Music is a vital part of Walter Mujuru’s DNA: He is the music director for the United Methodist Zimbabwe West Conference, but concern for human rights is what makes his heart sing.
Onias Machisa, national director of the Zimbabwe Human Rights Association, credited Mujuru with adding “a voice to the system of our education awareness, specifically looking at socioeconomic and cultural justice in our country.”
Mujuru composed the song “Precious Gift” for a competition by all Zimbabwean primary schools for the National Association of Primary Heads. He also led the production of an instructional video accompanying the song “My Rights Your Rights” for a past Human Rights Day celebration. His song is dedicated to the girl child as a special gift from God.
“By creating pieces of music, on which we collaborated with the ministry of primary and secondary education,” Machisa said, “we had in mind an awareness which was supposed to be given to the people, with regard to gender girl child, peacebuilding in our country, as well as socioeconomic and cultural rights when we look at the right to education and health.
“Walter educates the people of Zimbabwe through music,” he explained, “which, indeed, went very far because we ended up celebrating United Nations International Human Rights Day (and took part in) a national competition on music” highlighting such issues.
Human Rights Day is celebrated on Dec. 10, the day the United Nations General Assembly adopted the Universal Declaration of Human Rights in 1948.
To Mujuru, it’s essential to instill the value of human rights in young people and protect, defend and promote social, economic, cultural, civil and political rights for all.
In his role as conference music director, which he began in late 2016, Mujuru said he continues to promote human rights by fostering religious and moral development with members through awareness campaigns, marching, inspirational speeches and public lectures.
He also plans to compose more songs “that seek to highlight the importance of acknowledging human rights to all mankind.”
In December, Mujuru will provide the music to spiritually inspire delegates at the Zimbabwe West Annual Conference in Murewa Mission.
At the beginning of the new year, he also hopes to start a school of music for The United Methodist Church for those interested in music careers and to cater to all of the musical needs of the denomination in Zimbabwe. The proposal is for the school to be housed at Nyadire Teachers College in the Mutoko-Mudzi district.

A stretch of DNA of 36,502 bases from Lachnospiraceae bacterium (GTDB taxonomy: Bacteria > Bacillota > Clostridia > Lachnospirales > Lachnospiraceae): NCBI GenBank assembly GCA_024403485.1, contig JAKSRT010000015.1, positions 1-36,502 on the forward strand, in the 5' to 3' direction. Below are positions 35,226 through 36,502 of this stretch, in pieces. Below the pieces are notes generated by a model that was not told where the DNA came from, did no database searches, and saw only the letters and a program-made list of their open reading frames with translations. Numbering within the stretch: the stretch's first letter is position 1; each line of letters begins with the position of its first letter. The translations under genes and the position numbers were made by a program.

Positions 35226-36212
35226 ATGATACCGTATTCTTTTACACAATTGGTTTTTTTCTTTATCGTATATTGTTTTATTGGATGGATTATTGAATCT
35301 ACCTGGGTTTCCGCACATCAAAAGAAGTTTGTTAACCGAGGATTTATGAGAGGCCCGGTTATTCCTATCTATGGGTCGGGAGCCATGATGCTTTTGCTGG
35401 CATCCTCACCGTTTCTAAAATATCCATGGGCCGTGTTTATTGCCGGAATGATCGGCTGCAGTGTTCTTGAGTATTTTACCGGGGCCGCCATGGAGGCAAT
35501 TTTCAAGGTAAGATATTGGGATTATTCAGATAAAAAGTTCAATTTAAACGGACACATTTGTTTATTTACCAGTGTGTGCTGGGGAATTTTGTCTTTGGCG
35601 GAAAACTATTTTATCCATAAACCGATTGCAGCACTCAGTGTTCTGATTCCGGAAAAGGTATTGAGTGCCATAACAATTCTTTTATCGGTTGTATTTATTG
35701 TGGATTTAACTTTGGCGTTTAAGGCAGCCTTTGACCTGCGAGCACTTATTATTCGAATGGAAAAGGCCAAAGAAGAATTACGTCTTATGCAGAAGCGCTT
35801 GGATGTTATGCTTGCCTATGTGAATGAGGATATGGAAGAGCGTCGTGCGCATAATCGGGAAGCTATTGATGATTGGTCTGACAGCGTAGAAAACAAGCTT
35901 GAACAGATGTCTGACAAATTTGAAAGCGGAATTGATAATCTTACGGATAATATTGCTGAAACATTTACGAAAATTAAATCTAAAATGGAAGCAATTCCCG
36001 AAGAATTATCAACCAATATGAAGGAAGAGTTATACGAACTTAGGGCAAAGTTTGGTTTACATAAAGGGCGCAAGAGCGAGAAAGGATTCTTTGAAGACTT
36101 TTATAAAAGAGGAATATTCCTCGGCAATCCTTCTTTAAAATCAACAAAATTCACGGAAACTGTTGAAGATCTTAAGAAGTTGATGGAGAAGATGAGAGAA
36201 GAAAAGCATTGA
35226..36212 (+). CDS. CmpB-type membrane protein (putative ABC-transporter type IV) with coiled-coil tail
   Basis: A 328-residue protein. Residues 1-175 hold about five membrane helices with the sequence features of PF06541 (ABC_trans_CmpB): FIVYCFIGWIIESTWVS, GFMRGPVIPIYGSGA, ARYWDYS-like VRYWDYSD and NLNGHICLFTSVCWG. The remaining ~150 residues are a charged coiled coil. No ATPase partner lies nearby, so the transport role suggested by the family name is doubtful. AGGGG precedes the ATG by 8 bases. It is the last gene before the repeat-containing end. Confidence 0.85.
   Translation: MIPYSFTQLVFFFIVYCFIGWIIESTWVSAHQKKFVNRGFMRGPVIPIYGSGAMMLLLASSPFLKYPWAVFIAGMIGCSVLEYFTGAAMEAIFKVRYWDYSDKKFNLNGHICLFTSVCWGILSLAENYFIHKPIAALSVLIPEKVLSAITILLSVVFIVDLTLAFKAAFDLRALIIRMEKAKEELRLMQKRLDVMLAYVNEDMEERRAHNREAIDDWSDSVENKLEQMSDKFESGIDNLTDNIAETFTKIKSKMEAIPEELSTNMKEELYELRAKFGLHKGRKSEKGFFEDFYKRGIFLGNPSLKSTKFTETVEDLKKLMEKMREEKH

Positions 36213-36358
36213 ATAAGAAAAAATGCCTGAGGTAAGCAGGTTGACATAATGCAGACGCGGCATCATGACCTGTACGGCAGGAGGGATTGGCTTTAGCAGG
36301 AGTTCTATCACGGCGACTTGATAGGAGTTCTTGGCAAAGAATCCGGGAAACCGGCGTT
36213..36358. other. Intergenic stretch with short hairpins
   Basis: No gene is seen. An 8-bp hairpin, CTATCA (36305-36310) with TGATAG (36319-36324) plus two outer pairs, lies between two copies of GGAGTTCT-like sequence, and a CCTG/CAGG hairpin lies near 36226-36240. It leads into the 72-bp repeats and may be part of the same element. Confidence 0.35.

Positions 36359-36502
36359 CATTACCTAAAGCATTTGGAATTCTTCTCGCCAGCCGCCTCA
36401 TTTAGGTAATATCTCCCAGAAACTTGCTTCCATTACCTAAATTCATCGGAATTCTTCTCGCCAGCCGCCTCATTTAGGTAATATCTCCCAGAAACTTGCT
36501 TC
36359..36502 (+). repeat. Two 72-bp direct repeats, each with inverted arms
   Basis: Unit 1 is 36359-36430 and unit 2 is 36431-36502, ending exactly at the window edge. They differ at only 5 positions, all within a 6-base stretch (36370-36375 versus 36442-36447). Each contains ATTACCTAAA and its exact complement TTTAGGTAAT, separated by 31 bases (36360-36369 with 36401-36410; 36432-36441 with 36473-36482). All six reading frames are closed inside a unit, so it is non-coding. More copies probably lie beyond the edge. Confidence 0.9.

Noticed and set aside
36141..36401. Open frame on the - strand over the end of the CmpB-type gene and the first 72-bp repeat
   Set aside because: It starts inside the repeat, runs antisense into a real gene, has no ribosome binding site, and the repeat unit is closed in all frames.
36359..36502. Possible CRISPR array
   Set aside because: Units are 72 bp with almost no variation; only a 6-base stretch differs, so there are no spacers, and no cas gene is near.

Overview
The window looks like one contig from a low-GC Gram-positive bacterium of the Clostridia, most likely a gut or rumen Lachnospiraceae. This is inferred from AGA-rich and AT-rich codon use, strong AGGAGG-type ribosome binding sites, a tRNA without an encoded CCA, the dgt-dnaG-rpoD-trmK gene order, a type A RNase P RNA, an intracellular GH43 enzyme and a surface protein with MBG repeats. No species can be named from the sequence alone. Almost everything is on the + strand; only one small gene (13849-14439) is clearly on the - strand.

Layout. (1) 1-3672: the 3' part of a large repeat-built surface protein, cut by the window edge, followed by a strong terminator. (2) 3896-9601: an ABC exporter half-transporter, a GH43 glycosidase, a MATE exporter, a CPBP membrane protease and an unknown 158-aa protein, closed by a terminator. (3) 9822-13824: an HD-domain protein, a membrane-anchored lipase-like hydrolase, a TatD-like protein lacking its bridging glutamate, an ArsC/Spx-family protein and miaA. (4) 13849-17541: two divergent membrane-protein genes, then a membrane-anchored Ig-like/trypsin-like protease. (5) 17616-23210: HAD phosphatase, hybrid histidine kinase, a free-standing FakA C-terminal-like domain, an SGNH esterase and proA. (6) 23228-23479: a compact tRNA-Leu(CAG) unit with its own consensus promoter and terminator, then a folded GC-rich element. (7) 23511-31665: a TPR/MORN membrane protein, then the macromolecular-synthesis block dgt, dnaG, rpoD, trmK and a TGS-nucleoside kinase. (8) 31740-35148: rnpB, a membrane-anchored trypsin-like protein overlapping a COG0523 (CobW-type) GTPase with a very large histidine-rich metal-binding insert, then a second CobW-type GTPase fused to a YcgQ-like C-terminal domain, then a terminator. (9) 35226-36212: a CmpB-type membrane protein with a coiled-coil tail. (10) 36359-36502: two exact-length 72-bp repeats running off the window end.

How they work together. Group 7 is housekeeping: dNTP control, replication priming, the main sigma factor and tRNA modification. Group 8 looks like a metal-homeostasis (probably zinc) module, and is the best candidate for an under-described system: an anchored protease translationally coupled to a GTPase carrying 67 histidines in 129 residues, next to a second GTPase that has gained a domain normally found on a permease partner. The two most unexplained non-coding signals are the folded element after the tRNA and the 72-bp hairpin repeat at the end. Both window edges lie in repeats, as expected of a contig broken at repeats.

Barnabas Mutonga, Zimbabwe East Conference music director, said Mujuru is responsible for all music activities in the conference, including a variety of music festivals.
“My goal on music festivals,” said Mujuru, “is to foster a deeper understanding of the Gospel through music, deepen congregants’ sense of music appreciation and precipitate a sense of oneness to the congregants. Music heals and advocates for fitness. Congregants could dance, cheer up, ululate or simply clap hands.”
Tendekai Kuture, head of music at Africa University, has known Mujuru for about 10 years, having worked with him when he was a lecturer at Zimbabwe College of Music, which offers an Africa University music degree.
Describing Mujuru as a knowledgeable music educator and theorist, Kuture said he is “well-read in the history of music; very knowledgeable in Zimbabwean music styles; schooled in instrument playing; very reliable in the practice and performance of music; a knowledgeable choral teacher, instructor and director; and a reliable choral arranger, clinician and composer.”
Mujuru earned a diploma in education and a national certificate in music, completed his bachelor’s degree in ethnomusicology at Africa University and is studying for a master’s degree in music arts education.
He said he recognizes the importance of furthering his educational and professional nourishment, “so that I keep on getting the recognition to work for the Lord for the betterment of the congregants.”
Kumuterera is a communicator with the Zimbabwe West Conference.